The Justice of Toren faithfully served the Radch, a galaxy-spanning empire overseen by Anaander Mianaai, the multibodied, immortal The Lord of the Radch. The empire has stood for millennia, maintained by a militaristic system of ships, human soldiers and undead ancillary soldiers under the control of their ship. The ships, such as the Justice of Toren, are run by advanced AI systems who oversee all parts of their command and mission. With the opening of Ann Leckie’s debut novel Ancillary Justice, we’re introduced to Breq, the last individual of the Justice of Toren, whose twenty year mission is almost at an end.
Epic in scale, but intensely character-driven, Ancillary Justice never gets lost in the minutia of world building details that so often befalls most space operas: Leckie is focused and precise with her story and characters, putting them through their deliberate paces as the story advances.
The story unfolds in two narratives: one in the present, the other in the recent past. Breq has arrived on a cold, distant world, where she rescues Seivarden Vendaai, a soldier in her service over two thousand years ago, from certain death. She’s on a mission to acquire a weapon that will help her kill Anaander Mianaai. The reasons behind her mission unfold with a flashback narrative that runs about twenty years before the present day, as she and her ancillaries are over the planet Ors, where one of her lieutenants comes across a vast conspiracy that could rock the foundations of Radchaai society.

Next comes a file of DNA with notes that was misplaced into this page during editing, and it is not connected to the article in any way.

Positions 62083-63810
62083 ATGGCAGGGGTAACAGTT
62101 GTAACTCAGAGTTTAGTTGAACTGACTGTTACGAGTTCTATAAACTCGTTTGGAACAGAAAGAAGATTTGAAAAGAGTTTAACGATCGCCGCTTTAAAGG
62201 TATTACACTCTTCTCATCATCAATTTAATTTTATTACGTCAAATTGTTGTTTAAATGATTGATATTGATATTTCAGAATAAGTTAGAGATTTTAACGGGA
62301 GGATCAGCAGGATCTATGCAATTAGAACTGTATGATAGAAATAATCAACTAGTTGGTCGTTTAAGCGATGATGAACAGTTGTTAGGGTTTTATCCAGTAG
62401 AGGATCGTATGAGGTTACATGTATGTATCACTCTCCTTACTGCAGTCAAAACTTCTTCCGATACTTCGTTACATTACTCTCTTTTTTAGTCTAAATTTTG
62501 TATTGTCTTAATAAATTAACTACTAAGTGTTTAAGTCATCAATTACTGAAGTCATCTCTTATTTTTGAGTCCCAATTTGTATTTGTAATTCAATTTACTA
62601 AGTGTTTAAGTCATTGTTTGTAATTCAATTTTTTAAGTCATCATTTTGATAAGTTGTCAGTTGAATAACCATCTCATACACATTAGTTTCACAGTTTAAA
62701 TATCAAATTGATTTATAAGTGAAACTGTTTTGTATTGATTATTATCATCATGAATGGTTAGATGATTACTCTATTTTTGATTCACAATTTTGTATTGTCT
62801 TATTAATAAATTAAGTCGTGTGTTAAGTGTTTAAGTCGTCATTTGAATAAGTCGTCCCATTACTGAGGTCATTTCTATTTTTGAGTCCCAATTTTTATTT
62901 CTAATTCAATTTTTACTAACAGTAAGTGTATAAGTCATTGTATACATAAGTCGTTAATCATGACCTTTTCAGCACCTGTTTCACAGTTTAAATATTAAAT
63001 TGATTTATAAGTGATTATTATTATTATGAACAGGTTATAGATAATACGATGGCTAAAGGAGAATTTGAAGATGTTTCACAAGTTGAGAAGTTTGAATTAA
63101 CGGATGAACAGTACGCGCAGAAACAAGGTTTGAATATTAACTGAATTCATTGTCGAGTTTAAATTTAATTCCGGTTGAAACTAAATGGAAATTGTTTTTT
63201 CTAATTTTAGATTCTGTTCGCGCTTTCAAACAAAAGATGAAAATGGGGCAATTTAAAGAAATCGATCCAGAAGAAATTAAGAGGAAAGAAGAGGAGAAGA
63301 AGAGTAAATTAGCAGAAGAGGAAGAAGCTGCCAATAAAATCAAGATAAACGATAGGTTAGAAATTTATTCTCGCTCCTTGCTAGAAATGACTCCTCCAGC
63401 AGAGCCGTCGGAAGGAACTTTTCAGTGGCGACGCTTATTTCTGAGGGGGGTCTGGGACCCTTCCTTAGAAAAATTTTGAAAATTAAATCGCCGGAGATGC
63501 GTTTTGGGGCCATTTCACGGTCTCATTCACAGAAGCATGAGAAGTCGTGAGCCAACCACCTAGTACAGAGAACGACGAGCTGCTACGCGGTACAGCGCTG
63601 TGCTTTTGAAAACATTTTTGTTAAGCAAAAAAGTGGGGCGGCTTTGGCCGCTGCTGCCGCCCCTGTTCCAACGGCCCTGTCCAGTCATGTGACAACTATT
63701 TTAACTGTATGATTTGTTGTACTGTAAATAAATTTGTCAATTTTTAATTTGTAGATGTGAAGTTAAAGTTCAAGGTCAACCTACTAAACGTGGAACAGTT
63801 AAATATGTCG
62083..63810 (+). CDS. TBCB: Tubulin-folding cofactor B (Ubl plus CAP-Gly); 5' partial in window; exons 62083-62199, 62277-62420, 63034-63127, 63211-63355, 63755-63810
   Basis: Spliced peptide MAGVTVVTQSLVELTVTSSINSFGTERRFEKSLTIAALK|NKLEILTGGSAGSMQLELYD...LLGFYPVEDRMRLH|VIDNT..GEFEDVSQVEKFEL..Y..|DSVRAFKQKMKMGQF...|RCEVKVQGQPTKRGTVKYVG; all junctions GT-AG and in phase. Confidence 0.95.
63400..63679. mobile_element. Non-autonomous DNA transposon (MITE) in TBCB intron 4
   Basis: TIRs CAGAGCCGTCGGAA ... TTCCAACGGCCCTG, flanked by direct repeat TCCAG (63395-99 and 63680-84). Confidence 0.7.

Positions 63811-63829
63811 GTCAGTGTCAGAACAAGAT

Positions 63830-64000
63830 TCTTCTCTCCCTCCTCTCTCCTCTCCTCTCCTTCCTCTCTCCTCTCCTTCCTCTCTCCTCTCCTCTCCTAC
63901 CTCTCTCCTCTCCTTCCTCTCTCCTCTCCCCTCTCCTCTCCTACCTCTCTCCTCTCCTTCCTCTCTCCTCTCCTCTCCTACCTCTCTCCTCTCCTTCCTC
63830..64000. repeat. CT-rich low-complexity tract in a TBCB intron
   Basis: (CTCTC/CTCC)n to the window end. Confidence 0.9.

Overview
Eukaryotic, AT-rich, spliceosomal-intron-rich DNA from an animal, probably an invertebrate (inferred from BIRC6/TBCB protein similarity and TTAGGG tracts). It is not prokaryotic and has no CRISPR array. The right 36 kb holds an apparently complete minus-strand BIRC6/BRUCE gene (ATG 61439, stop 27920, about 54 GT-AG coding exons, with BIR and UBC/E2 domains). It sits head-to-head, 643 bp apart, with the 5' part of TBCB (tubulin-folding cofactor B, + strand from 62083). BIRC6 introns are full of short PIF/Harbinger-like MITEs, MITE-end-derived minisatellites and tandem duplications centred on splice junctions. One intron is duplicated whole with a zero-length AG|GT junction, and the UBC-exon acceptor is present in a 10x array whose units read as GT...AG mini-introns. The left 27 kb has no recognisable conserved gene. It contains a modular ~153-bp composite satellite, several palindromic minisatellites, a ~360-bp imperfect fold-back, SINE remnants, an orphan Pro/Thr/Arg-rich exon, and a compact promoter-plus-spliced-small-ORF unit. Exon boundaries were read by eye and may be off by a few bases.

Breq’s very nature is a unique voice, and an interesting choice for this novel. She’s everywhere, and the first chapter when we see her in her former glory is a fantastic scene that flows from each of her decks down to the planet’s surface, showing just how powerful she is as a tool, and just how resiliant she is as a character. When she’s on her own, Leckie gives the distinct sense that Breq is incomplete, formidable as she is as the last Esk from the Justice of Toren.
One of the delights of this novel is the complete flip of gender roles in this novel. Space opera is historically a very male-oriented sort of fiction, and about halfway through this book, I realized that I couldn’t pull out a single male character that had been named, or even mentioned. It’s an odd change, but that seems to be the intention: changing up a reader’s expectations helps make this a more interesting and enjoyable read, because it left me with fewer character memes to work with as I read. Throughout the novel, Leckie is a master with her characters, something made more difficult when they span multiple bodies and at times, with competing factions within one’s self.
Leckie pulls the reader along in excellent form, folding in a nice range of interesting characters and their actions. It’s a task made less easy when parts of the story sit twenty (and even a thousand!) years apart, but the end result comes together at the end in satisfying and unexpected ways. The story begins as a sort of quest, and evolves into one of the more politically astute adventures that I can think of that’s come in recent years. Elements such as societal change become readily apparent as we come towards the end, providing a very real sense of allegory that’s all too relevant in this day and age.
Topped with a fantastic cover by John Harris, Ancillary Justice is easily one of the best books that I’ve read thus far this year (in a year crowded with excellent books!), and it’s one of the best first novels of this new decade. Already well known for her work as a short story author and editor, Leckie is now a novelist to keep a close eye on.